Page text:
As an employer, it is important to invest in employee training and development to help your team grow. Training can help your employees learn new skills, gain valuable experience and become better-qualified staff members. If you decide to offer employee training then you need to make sure you have an effective training agreement in place.
In this post, we will look at what you should include in your training agreement and how it should be used. We will also discuss the laws relating to training contracts and what to avoid when you draft your agreement.
- What Is a Training Agreement?
- How to Use a Training Agreement
- Training Agreements and UK Law
- Avoid: Penalty Clause
- Avoid: Restraint of Trade Clause
Ultimately, the success of your company depends on the people that work there. The more training and development they receive, the better they will be at their jobs. Aside from teaching your employees new skills, employee training can help make your company more organised, productive and efficient. It can also result in increased employee engagement and satisfaction, and higher levels of employee retention.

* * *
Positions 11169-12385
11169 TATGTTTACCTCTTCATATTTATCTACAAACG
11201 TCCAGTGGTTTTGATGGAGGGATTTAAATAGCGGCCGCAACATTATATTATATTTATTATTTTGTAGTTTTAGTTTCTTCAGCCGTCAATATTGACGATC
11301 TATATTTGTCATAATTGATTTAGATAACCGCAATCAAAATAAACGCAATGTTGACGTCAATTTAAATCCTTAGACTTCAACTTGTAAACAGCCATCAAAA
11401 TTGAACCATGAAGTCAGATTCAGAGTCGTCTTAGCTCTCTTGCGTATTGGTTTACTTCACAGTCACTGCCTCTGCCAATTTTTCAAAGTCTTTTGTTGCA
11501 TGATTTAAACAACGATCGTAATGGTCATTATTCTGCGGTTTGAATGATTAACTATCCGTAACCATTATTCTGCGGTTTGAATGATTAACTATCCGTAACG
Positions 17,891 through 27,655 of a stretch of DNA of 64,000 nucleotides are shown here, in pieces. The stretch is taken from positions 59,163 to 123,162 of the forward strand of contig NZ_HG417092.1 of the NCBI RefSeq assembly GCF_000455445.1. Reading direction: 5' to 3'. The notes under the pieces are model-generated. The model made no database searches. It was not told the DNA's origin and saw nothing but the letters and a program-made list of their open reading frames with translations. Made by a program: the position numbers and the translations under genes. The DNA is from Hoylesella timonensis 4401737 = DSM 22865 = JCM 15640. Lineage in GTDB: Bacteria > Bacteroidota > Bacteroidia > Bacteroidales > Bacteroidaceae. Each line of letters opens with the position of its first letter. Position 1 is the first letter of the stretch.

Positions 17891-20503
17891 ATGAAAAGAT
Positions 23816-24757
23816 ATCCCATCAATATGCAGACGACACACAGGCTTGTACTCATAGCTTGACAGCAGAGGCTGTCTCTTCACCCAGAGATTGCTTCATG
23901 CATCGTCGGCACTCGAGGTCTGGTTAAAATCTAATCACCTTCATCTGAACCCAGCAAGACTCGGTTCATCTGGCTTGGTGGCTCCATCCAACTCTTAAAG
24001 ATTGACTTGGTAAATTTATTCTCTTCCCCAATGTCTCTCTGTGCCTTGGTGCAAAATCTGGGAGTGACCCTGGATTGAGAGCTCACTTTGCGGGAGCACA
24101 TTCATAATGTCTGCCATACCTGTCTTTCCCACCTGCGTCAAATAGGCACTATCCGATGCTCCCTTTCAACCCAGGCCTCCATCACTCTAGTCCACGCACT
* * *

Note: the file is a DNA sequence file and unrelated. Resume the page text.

However, there is always a level of risk involved in training employees. For one thing, training isn’t cheap. What happens if you pay for a course then the newly-trained employee decides to leave the company? Or, even worse, if they decide to take their newly-acquired skills to a competitor?
A training agreement is a legally enforceable contract that sets out the terms and conditions of any training that you provide your employees. It establishes the cost of undertaking training, and who is responsible for paying. If the employer is covering training expenses, then a training agreement will define a repayment schedule to be used in the event an employee leaves the company soon after completing their training. Repayments are usually on a sliding scale, so the longer an employee remains at a company after training, the less they are eligible to repay. A training contract will also define whether training deductions can be made from a departing employee’s final salary.